Danish genre painter; born May 11, 1797, at Altona, Sleswick-Holstein; died in Rome Feb. 1, 1861. He studied at the Academy of Arts and in Lorentzen's Malerskole ("painters' school") in Copenhagen, and became, in 1814, a pupil of the Modelskolen, where he was twice awarded a silver medal (1816 and 1818). One of his first paintings was "Gretchen Kneeling Before the Holy Virgin," which was exhibited at the Academy of Arts in 1818 and which received much favorable comment.
Meyer aspired to become a historical painter, but after an unsuccessful attempt he abandoned this branch of the art. He spent three years (1821-24) in Munich, and then went to Rome, where he met Thorwaldsen, the sculptor, who was the animating spirit of the circle of Danish artists there.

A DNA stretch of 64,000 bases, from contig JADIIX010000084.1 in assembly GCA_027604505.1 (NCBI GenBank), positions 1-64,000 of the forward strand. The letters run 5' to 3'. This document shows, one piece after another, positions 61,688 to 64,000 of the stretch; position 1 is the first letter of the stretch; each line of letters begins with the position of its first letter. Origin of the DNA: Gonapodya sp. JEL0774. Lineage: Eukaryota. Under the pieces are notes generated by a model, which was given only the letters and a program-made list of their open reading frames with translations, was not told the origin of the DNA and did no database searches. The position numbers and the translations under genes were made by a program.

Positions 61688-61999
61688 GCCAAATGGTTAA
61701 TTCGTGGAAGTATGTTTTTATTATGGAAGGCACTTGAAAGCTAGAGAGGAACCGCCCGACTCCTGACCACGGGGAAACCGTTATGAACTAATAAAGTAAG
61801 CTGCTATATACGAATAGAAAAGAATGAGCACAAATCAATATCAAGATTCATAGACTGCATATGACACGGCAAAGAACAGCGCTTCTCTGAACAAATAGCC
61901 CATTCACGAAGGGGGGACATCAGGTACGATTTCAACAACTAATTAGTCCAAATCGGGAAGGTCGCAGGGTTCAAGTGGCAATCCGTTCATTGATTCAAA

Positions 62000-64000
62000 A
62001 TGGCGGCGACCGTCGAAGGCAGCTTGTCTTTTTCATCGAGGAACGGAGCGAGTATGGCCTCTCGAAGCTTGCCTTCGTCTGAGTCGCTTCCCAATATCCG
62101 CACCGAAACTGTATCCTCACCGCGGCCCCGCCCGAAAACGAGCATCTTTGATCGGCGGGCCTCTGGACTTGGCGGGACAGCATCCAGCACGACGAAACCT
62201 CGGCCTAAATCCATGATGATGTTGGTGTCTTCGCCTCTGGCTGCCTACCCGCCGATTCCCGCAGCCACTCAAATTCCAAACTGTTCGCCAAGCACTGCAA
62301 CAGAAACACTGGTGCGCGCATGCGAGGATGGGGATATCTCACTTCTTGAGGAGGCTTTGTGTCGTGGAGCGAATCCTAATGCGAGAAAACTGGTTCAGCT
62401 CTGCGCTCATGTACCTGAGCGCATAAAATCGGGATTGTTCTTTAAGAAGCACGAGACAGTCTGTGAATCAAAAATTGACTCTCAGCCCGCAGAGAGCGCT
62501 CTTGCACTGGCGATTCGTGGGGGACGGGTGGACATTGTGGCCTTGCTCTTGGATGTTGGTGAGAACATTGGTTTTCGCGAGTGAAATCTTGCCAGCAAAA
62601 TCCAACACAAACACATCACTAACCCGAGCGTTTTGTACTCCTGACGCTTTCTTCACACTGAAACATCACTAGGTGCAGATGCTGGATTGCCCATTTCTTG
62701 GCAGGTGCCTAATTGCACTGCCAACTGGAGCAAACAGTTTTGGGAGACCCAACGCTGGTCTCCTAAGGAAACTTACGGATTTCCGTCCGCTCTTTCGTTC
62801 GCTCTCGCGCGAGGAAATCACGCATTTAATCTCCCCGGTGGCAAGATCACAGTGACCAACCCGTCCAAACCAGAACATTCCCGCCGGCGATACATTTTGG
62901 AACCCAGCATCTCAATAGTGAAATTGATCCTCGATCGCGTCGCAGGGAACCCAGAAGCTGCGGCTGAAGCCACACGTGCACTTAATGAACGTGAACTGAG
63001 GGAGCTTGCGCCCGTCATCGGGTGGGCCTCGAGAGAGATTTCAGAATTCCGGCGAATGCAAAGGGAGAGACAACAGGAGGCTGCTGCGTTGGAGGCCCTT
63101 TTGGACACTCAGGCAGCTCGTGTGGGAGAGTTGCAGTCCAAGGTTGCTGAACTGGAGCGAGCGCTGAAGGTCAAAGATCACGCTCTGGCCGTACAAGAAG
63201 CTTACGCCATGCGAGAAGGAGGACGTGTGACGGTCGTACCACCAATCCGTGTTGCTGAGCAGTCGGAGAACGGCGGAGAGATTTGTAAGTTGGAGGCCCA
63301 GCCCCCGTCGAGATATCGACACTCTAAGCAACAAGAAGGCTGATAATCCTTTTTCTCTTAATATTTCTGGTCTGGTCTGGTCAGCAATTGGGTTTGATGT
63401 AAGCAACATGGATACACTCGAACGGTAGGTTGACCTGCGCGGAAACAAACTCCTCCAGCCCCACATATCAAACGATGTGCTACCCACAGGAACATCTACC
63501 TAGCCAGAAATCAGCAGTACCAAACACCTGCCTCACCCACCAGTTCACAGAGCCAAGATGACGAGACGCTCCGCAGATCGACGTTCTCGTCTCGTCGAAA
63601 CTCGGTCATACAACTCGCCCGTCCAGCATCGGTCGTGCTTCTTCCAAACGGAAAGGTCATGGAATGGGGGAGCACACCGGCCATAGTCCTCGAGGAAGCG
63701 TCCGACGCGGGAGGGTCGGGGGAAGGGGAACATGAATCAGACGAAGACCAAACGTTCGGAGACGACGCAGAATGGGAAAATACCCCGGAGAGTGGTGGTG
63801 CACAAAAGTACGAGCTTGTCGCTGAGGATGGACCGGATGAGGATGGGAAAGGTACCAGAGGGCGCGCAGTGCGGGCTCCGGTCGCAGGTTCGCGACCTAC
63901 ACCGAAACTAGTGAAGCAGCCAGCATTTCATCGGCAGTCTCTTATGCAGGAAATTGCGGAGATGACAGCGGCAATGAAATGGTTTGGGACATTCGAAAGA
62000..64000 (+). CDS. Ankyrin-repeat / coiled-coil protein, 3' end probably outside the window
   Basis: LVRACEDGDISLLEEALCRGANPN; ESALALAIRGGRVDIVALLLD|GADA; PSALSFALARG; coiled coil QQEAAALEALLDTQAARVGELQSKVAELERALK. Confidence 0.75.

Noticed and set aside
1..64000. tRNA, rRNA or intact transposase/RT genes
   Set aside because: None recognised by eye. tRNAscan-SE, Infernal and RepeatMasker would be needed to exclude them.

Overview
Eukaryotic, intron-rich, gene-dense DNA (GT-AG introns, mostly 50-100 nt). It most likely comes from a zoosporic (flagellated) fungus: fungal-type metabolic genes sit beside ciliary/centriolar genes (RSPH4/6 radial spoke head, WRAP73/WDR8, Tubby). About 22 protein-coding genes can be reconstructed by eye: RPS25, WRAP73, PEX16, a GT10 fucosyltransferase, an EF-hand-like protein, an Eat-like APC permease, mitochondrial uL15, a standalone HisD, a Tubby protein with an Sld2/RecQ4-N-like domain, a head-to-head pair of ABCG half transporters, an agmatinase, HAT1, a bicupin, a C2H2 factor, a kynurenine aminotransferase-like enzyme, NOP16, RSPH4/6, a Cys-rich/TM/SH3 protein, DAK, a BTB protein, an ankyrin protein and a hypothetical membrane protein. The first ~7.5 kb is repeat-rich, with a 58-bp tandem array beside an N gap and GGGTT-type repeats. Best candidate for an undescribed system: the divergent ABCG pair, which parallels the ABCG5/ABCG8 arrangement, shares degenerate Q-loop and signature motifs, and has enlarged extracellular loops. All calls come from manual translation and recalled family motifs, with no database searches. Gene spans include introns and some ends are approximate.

Of Meyer's paintings the following may be mentioned: "Scene at a Well near a Capuchin Monastery," 1827; "A Neapolitan Fisher Family" (bought by Prince Christian Frederick), 1833; "A Fisherman Observing the Wind" and "Parents Leading Their Son to the Cloister" (painted between 1833 and 1837), both of which are now in Thorwaldsen's Museum. His most famous painting was "Sailors Landing Travelers at Capri," which was exhibited at the Copenhagen Academy of Arts in 1837 and became so popular that Meyer made several copies of it.
- C. F. Bricka, Dansk Biografisk Lexicon.